The fortification of the capital continued to be an engrossing matter with the ministry and legislature, and it was a question whether there should be built a wall around the city, or a series of strong detached forts. The latter found the most favor with military men, but the Press denounced it as nothing less than a series of Bastiles to overawe the city. The result was the adoption of both systems,–detached forts, each capable of sustaining a siege and preventing an enemy from effectually bombarding the city; and the enceinte continuée, which proved an expensive muraille d’octroi. Had it not been for the detached forts, with their two thousand pieces of cannon, Paris would have been unable to sustain a siege in the Franco-Prussian war. The city must have surrendered immediately when once invested, or have been destroyed; but the distant forts prevented the Prussians from advancing near enough to bombard the centre of the city.
The war in Algeria was also continued with great vigor by the government of Guizot. It required sixty thousand troops to carry on the war, bring the Arabs to terms, and capture their cunning and heroic chieftain Abd-el-Kader, which was done at last, after a vast expenditure of money and men. Among the commanders who conducted this African war were Marshals Valée, Changarnier, Cavaignac, Canrobert, Bugeaud, St. Arnaud, and Generals Lamoricière, Bosquet, Pelissier. Of these Changarnier was the most distinguished, although, from political reasons, he took no part in the Crimean War. The result of the long contest, in which were developed the talents of the generals who afterward gained under Napoleon III. so much distinction, was the possession of a country twelve hundred miles in length and three hundred in breadth, many parts of which are exceedingly fertile, and capable of sustaining a large population. As a colony, however, Algeria has not been a profitable investment. It took eighteen years to subdue it, at a cost of one billion francs, and the annual expense of maintaining it exceeds one hundred million francs. The condition of colonists there has generally been miserable; and while the imports in 1845 were one hundred million francs, the exports were only about ten millions. The great importance of the colony is as a school for war; it has no great material or political value. The English never had over fifty thousand European troops, aside from the native auxiliary army, to hold India in subjection, with a population of nearly three hundred millions, whereas it takes nearly one hundred thousand men to hold possession of a country of less than two million natives. This fact, however, suggests the immeasurable superiority of the Arabs over the inhabitants of India from a military point of view.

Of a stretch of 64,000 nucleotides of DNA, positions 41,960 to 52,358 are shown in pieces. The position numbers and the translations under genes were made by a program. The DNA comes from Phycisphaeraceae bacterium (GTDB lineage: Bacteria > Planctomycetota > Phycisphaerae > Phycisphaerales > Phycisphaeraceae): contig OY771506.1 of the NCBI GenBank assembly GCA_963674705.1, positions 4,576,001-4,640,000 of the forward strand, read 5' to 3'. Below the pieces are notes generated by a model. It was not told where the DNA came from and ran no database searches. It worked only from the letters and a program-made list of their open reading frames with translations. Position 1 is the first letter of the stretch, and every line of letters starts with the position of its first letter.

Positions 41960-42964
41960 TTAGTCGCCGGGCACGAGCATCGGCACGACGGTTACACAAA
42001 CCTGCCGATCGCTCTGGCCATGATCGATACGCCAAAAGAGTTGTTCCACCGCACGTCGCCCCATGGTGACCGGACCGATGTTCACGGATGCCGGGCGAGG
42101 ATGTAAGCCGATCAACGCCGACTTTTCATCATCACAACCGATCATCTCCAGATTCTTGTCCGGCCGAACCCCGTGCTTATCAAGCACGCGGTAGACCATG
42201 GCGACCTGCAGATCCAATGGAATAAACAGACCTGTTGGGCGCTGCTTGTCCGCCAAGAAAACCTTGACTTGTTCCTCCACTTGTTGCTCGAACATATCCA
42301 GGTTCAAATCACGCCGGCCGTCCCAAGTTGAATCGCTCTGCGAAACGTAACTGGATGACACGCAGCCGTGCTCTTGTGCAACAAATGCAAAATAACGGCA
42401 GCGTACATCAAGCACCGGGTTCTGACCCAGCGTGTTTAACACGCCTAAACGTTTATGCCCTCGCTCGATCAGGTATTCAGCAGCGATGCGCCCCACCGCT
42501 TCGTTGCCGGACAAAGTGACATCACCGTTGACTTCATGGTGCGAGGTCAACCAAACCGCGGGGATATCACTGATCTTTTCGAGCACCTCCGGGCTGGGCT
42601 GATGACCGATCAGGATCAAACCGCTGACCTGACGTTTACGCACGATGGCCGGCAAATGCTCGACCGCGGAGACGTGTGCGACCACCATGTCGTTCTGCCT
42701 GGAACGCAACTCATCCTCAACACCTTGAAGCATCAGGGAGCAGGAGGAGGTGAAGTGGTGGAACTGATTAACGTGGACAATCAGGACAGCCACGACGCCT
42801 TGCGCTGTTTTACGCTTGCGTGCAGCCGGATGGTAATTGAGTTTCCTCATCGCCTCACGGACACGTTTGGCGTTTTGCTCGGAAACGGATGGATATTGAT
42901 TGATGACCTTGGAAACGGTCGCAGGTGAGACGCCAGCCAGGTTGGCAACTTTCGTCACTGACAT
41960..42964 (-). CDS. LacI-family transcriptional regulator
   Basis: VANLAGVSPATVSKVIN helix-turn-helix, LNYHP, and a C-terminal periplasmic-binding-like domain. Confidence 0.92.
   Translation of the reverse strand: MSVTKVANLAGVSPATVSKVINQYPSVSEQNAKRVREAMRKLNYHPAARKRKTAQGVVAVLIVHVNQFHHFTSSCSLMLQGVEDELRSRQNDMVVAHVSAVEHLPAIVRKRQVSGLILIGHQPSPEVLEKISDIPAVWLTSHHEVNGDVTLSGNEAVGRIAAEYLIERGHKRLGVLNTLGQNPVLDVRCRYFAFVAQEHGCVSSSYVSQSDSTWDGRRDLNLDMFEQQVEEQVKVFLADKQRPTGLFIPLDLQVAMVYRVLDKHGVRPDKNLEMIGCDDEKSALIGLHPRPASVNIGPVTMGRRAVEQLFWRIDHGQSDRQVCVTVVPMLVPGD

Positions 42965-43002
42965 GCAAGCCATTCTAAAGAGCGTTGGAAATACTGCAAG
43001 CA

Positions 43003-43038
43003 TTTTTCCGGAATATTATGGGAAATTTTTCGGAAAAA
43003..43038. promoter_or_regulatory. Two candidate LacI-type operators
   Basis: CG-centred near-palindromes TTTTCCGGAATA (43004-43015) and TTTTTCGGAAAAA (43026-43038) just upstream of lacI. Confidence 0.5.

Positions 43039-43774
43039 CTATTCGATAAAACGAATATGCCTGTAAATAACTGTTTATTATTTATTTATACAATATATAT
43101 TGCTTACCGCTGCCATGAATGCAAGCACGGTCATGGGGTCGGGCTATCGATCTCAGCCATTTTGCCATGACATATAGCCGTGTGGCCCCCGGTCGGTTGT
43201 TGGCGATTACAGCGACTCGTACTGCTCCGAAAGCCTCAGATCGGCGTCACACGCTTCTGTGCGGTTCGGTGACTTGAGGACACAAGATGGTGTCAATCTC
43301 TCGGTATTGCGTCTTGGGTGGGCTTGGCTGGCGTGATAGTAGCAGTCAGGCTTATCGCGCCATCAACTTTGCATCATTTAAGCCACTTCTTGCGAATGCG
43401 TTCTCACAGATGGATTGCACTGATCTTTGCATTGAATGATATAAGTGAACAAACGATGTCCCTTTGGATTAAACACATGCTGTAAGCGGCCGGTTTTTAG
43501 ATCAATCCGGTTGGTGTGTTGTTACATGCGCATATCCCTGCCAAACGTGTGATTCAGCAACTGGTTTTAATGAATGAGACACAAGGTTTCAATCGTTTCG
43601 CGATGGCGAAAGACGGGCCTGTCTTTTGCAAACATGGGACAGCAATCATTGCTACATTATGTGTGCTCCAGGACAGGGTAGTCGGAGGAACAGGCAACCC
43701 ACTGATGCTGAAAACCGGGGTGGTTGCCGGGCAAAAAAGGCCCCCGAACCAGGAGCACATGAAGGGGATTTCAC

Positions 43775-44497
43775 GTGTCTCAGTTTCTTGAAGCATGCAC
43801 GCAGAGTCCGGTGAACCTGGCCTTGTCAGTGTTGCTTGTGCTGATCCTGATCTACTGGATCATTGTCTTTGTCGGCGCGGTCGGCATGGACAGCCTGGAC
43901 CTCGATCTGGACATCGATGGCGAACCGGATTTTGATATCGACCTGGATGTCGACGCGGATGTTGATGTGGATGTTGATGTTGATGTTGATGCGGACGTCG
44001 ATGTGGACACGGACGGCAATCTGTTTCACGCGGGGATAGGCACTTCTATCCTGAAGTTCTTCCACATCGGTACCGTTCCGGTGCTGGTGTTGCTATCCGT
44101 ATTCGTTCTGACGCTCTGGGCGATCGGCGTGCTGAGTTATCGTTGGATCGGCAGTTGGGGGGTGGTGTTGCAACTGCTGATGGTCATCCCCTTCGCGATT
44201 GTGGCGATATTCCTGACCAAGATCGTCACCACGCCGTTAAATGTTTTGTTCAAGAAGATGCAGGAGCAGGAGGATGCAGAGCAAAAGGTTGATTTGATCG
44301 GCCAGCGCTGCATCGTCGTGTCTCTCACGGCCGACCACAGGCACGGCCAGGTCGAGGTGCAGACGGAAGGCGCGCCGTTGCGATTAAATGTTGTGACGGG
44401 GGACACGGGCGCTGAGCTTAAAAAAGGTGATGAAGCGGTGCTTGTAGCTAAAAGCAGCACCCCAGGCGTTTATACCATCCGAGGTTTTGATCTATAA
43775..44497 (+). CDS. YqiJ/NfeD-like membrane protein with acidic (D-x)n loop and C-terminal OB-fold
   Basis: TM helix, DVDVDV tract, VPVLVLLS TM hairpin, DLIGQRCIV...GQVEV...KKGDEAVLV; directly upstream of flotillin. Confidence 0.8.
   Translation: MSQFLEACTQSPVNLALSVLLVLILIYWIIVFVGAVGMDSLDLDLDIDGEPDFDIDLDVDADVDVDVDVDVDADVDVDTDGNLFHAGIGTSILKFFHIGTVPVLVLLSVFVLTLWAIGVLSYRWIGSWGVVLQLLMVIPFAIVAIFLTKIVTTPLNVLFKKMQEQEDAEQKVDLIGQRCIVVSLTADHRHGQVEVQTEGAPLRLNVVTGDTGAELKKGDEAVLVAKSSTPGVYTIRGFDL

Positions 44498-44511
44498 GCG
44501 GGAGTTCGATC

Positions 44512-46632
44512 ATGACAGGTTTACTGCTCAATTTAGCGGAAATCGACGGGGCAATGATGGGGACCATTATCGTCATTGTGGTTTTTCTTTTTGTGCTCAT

The accidental death, in 1842, of the Due d’Orléans, heir to the throne, was attended with important political consequences. He was a favorite of the nation, and was both gifted and virtuous. His death left a frail infant, the Comte de Paris, as heir to the throne, and led to great disputes in the Chambers as to whom the regency should be intrusted in case of the death of the king. Indeed, this sad calamity, as it was felt by the nation, did much to shake the throne of Louis Philippe.
The most important event during the ministry of Guizot, in view of its consequences on the fortunes of Louis Philippe, was the Spanish marriages. The Salic law prohibited the succession of females to the throne of France, but the old laws of Spain permitted females as well as males to reign. In consequence, it was always a matter of dynastic ambition for the monarchs of Europe to marry their sons to those Spanish princesses who possibly might become sovereign of Spain. But as such marriages might result in the consolidation of powerful States, and thus disturb the balance of power, they were generally opposed by other countries, especially England. Indeed, the long and bloody war called the War of Spanish Succession, in which Marlborough and Eugene were the heroes, was waged with Louis XIV. to prevent the union of France and Spain, as seemed probable when the bequest of the Spanish throne was made to the Duc d’Anjou, grandson of Louis XIV., who had married a Spanish princess. The victories of Marlborough and Eugene prevented this union of the two most powerful monarchies of Europe at that time, and the treaty of Utrecht permanently guarded against it. The title of the Duc d’Anjou to the Spanish throne was recognized, but only on the condition that he renounced for himself and his descendants all claim to the French crown,–while the French monarch renounced on his part for his descendants all claim to the Spanish throne, which was to descend, against ancient usages, to the male heirs alone. The Spanish Cortes and the Parliament of Paris ratified this treaty, and it became incorporated with the public law of Europe.
Up to this time the relations between England and France had been most friendly. Louis Philippe had visited Queen Victoria at Windsor, and the Queen of England had returned the visit to the French king with great pomp at his chateau d’Eu, in Normandy, where magnificent fêtes followed. Guizot and Lord Aberdeen, the English foreign minister, were also in accord, both statesmen adopting a peace policy. This entente cordiale between England and France had greatly strengthened the throne of Louis Philippe, who thus had the moral support of England.